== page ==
Directed by Peter Hewitt, starring Breckin Meyer, Jennifer Love Hewitt, Stephen Tobolowsky, the voice of Bill Murray and Evan Arnold.

Like all successful cartoon characters, it was only a matter of time before Hollywood brought the sarcastic, fat cat to the big screen. Of course Garfield is also a widely loved comic strip character, and hardcore fans may not be pleased with what they see here. The cat in this movie is definitely more like the TV version than the print one.

While the animated cat bears little physical resemblance to the ones who have gone before (other than being orange-furred and obese), his voice (performed by Bill Murray) is remarkably similar to the sarky tone made famous by the late Lorenzo Music in the 1980s.

The plot is fairly threadbare but such is the way with this genre. Meyer (of 'Road Trip' fame) plays the bumbling Jon Arbuckle who takes a pet dog, Odie, into his home to impress Garfield's vet Liz (Hewitt). The lazy moggy is not happy with the mutt intruding on his territory and his selfishness leads to Odie running away. Without his collar the stray is then kidnapped by local TV personality Happy Chapman (Tobolowsky), who wants to launch a career in New York of the back of Odie's ability to dance to rap music. The rest of the movie sees everyone, including Garfield, attempting to find the canine and bring him back home.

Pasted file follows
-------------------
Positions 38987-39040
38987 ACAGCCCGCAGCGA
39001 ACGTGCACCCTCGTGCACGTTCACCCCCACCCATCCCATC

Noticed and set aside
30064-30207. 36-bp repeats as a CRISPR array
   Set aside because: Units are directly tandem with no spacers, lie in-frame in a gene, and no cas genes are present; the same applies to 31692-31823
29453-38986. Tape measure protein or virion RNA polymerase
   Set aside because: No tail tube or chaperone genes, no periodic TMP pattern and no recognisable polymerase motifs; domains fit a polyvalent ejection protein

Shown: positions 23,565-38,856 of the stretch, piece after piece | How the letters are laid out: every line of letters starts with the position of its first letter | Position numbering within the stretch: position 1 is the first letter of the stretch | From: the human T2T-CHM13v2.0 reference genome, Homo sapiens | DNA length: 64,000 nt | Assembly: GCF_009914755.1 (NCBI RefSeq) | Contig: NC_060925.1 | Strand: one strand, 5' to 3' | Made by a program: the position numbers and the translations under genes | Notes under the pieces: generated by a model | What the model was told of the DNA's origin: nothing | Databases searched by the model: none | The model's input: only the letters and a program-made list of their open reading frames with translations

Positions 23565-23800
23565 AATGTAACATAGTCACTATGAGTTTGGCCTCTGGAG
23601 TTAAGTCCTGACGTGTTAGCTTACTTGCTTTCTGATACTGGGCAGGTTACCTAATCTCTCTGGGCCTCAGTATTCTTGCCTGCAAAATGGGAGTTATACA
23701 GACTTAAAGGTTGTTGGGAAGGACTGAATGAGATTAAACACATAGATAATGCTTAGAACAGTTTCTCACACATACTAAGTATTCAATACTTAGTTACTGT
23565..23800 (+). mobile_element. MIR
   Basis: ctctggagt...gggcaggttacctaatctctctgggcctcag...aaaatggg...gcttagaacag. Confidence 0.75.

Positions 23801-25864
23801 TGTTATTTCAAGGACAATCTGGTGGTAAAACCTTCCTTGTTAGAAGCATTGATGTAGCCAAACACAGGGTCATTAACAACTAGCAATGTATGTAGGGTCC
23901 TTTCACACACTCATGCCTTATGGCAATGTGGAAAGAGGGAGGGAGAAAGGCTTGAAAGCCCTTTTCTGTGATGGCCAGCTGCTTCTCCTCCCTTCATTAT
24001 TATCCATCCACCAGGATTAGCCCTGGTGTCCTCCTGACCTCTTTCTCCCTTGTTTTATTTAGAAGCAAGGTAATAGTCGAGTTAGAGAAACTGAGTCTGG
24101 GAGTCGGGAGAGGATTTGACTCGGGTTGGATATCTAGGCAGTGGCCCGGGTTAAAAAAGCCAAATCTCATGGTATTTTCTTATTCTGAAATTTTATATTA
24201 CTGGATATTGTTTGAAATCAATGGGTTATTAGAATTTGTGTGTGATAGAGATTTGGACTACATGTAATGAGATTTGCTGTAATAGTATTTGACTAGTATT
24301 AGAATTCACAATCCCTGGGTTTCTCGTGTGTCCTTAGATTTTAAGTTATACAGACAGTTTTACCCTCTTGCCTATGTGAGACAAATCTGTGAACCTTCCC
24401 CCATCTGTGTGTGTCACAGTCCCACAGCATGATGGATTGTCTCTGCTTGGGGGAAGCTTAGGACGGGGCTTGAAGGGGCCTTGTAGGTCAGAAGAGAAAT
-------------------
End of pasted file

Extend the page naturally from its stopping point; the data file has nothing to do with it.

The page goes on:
While it isn't a classic there have been far worse efforts at similar movies. However, prospective viewers should be aware that there is no real attempt to make this film more accessible to an adult audience.

The jokes are a little hit and miss, although it does produce more grins than frowns. Like Roy Keane's temper, the movie is a little on the short side, but 75 minutes seems like an eternity when you're a pipsqueak.

Séamus Leonard